A teenage girl who fled Britain to join Islamic State has said the Manchester Arena bombing was “justified”.
In an interview with the BBC, Shamima Begum, now 19, said the deaths of 22 innocent people in the terrorist attack on an Ariana Grande concert in 2017 were akin to the “women and children” being bombed in Syria.
She said: “I do feel that it’s wrong that innocent people did get killed. It’s one thing to kill a soldier that is fighting you, it’s self-defence, but to kill the people like women and children.
“Just people like the women and children in Baghuz that are being killed right now unjustly, the bombings. It’s a two-way thing really.
“Because women and children are being killed back in the Islamic State right now and it’s kind of retaliation.
“Like, their justification was that it was retaliation so I thought ‘OK, that is a fair justification’.”
The mother-of-three, who gave birth to her third child at the weekend, left east London with two friends in 2015 to join the terrorist group.
She was partly inspired by videos of fighters beheading hostages and partly by other propaganda films showing the “good life” IS could offer.
Since she has been there, her two older children have died. The teenager insisted she did not ask to be the subject of international media attention and didn’t ask to be an IS “poster girl”.
She said: “I didn’t want to be on the news at first. I know a lot of people, after they saw that me and my friends came, it actually encouraged them.
“I did hear, yeah, a lot of people were encouraged to come after I left but I wasn’t the one that put myself on the news. We didn’t want to be on the news.”
UK authorities now face the difficult question of what to do if Ms Begum manages to return to Britain.
Her family’s lawyer, Tasnime Akunjee, said he anticipated that she would face criminal proceedings upon any return to the UK, but said it was the family’s hope that she would be given professional help following her experience in Syria.
He told BBC Breakfast: “The family have gone out of their way from day one to try to get her away from the IS narrative and the context which she finds herself in.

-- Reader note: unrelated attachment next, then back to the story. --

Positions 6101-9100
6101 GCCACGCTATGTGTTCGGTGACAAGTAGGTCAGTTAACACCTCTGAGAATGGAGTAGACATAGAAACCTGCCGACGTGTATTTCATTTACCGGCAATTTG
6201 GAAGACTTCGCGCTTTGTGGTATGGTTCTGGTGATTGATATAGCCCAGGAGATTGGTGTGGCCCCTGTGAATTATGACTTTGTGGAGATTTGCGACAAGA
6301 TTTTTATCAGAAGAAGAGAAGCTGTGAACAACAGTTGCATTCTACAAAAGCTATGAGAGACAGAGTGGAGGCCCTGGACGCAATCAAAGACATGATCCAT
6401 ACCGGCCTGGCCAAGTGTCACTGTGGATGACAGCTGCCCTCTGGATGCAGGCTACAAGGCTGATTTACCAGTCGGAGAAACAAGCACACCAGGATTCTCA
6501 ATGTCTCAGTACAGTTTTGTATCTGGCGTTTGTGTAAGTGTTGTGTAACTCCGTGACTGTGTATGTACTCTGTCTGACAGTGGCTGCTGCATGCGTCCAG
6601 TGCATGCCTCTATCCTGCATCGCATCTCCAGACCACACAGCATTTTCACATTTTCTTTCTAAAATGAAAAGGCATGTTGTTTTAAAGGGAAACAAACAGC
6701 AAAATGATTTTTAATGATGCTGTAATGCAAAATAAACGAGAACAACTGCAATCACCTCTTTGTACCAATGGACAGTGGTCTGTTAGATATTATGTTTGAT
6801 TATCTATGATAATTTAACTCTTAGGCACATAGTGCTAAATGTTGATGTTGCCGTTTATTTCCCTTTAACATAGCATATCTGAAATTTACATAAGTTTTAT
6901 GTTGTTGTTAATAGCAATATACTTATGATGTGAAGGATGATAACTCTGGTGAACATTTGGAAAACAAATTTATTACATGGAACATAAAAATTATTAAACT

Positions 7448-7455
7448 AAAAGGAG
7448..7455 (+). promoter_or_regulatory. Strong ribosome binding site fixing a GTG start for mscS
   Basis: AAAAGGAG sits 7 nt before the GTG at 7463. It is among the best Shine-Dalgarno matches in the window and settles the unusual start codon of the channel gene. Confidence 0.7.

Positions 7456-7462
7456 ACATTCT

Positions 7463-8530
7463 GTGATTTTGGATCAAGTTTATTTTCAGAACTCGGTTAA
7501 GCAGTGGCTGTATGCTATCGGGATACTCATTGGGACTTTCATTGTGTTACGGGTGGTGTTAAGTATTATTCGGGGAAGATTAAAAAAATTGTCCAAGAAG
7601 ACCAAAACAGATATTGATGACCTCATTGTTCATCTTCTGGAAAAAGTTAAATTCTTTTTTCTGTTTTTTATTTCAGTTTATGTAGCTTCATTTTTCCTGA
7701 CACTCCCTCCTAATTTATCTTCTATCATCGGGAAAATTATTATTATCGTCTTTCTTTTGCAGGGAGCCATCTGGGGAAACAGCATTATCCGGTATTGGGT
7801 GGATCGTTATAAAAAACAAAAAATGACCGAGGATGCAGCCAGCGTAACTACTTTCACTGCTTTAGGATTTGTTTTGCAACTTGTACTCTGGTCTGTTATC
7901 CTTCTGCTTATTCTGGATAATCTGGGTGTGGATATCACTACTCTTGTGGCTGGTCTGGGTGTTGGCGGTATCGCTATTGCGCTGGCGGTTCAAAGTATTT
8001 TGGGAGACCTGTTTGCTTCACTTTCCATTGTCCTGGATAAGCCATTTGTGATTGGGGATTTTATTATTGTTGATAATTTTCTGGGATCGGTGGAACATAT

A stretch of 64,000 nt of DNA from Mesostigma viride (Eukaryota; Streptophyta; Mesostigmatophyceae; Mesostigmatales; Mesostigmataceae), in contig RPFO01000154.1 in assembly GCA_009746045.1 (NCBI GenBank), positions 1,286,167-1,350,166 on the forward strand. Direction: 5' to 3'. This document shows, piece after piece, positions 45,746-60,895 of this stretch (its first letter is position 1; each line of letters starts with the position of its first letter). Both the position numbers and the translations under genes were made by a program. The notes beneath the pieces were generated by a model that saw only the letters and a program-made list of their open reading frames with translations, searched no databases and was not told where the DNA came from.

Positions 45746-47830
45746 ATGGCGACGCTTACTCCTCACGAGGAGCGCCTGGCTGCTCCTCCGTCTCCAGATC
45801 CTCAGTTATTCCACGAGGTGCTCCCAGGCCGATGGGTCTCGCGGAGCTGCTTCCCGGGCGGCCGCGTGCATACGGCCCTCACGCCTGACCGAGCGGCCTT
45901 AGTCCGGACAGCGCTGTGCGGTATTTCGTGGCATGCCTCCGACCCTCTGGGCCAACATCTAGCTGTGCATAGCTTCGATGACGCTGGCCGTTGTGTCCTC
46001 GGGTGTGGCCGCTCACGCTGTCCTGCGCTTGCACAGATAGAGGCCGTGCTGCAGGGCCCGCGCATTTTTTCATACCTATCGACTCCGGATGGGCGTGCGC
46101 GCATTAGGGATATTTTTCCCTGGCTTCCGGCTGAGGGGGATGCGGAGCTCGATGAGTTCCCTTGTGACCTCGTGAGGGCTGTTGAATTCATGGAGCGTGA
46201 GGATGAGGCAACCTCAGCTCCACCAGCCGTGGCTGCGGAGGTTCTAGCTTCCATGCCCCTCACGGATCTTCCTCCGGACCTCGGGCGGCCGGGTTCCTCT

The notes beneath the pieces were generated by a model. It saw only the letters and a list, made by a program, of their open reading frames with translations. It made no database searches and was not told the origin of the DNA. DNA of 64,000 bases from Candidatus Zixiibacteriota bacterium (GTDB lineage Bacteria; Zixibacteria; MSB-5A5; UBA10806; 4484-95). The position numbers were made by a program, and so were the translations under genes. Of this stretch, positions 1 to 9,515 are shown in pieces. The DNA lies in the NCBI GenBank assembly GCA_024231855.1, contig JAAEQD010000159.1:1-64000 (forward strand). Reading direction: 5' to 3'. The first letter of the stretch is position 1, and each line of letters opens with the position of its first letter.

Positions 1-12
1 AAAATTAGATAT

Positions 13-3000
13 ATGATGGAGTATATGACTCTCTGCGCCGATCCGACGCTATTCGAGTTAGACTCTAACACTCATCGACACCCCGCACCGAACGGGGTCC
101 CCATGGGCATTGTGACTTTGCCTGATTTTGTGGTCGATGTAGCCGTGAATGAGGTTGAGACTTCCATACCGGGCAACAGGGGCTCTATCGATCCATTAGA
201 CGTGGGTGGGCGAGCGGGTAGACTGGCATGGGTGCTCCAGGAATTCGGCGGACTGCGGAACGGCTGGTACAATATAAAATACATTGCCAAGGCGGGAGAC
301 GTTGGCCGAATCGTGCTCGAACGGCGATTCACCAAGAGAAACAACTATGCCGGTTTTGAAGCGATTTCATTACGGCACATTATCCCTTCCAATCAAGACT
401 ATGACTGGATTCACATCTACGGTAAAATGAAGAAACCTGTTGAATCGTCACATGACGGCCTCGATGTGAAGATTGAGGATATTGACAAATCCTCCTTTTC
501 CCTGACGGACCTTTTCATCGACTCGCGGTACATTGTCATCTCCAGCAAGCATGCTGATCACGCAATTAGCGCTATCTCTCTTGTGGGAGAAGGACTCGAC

“She’s been there for four years and we would be surprised if she hadn’t been further damaged beyond the degree she had already been groomed into.
“The family are concerned, as they have been for the last four years, not just to get her away, but, as of yesterday, to make sure that their grandchild – her child – is not influenced by that sort of thinking.”
Earlier, he said the UK has a “moral duty” to let her come home, and compared her to a shellshocked soldier from the First World War.
Speaking to ITV’s Good Morning Britain on Monday, he said: “They said the same thing about First World War soldiers in the middle of shellshock.”
Co-presenter Richard Madeley said the comparison was a “bit of a stretch”.
At the weekend, Mr Akunjee said any attempt to deny Ms Begum “due process” would mean she was being treated worse than Nazi war criminals.
He told The Times: “In terms of the political landscape what she’s saying isn’t helpful [but] she’s somebody who was persuaded to go out there. She will need help. She will obviously have to be de-radicalised.
“The Nazis had the Nuremberg trials. They were given due process. This girl was a victim when she went out there at 15 years old.
“Our politicians are saying that she should be denied protections and due process that would have been granted to Nazis.”
In an interview with Sky News at the weekend, Ms Begum said she did not regret joining IS, and that “people should have sympathy” for her.
She left Bethnal Green in February 2015 with two other schoolgirls, Kadiza Sultana and Amira Abase.
Ms Begum claimed she was “just a housewife” when she left Britain to join Islamic State in Syria and does not regret her decision.
Ms Begum, who has given birth to a baby boy, accepted she may have made a mistake but told Sky News that living under IS had made her “stronger, tougher”.
The 19-year-old said she had been attracted to go to Syria after seeing news and videos on the internet which emphasised the role of family, adding that her biggest priority now was her son.
But she admitted she knew the group was carrying out beheadings and executions before she left, adding that she was “OK with it at first”.
Asked if she felt she made a mistake travelling to Syria, she said: “In a way, yes, but I don’t regret it because it’s changed me as a person. It’s made me stronger, tougher, you know.
“I married my husband, I wouldn’t have found someone like him back in the UK.
“I had my kids, I did have a good time there. It’s just that then things got harder and I couldn’t take it any more and I had to leave.”
Ms Begum was speaking next to her newborn son, who she said she had named after her previous son who died, in accordance with her husband’s wishes.
She told The Times last week while heavily pregnant that she wishes to bring up her baby in the UK, and her family have begged for her to be shown mercy and to be allowed to return to east London.
She said she felt “a lot of people should have sympathy for me” as she did not know what she was getting into when she left the UK, before acknowledging that it would be “really hard” to be rehabilitated into British society.
She said: “It would be really hard, everything I have been through.
“I’m still kind of in the mentality of planes over my head and having the emergency backpack and starving and all these things.
“It would be a really big shock to go back to the UK and start a life again.”